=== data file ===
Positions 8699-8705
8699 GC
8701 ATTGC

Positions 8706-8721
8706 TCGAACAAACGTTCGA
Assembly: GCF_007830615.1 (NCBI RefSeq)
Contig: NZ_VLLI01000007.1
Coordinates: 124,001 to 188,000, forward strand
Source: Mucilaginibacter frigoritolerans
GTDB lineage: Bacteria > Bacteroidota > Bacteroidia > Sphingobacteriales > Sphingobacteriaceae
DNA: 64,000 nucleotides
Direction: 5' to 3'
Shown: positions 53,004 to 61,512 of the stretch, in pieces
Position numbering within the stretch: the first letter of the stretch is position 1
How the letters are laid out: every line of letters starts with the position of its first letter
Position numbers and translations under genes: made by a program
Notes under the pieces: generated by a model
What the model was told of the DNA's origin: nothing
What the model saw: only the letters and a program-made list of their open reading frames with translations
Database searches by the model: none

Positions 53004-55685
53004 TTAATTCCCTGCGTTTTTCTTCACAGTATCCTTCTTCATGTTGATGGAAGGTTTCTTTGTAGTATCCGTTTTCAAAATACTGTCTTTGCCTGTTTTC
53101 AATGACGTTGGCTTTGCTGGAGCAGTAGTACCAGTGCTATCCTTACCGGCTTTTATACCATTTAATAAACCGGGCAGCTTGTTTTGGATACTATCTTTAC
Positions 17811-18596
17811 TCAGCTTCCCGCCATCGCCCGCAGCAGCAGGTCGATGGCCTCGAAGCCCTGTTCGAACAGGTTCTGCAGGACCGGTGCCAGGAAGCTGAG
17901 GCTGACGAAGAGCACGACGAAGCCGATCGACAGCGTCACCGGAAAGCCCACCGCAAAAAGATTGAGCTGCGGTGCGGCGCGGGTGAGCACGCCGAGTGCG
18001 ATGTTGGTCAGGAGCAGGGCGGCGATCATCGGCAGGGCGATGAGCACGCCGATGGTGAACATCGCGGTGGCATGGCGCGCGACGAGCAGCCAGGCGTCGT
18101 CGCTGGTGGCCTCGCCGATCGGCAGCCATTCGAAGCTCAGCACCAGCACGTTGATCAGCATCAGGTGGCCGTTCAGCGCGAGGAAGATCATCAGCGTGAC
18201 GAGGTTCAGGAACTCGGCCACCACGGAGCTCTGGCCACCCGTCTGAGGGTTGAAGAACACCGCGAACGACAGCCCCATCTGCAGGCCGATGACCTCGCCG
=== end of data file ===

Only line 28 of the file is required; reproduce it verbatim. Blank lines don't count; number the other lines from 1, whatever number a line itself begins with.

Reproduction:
18101 CGCTGGTGGCCTCGCCGATCGGCAGCCATTCGAAGCTCAGCACCAGCACGTTGATCAGCATCAGGTGGCCGTTCAGCGCGAGGAAGATCATCAGCGTGAC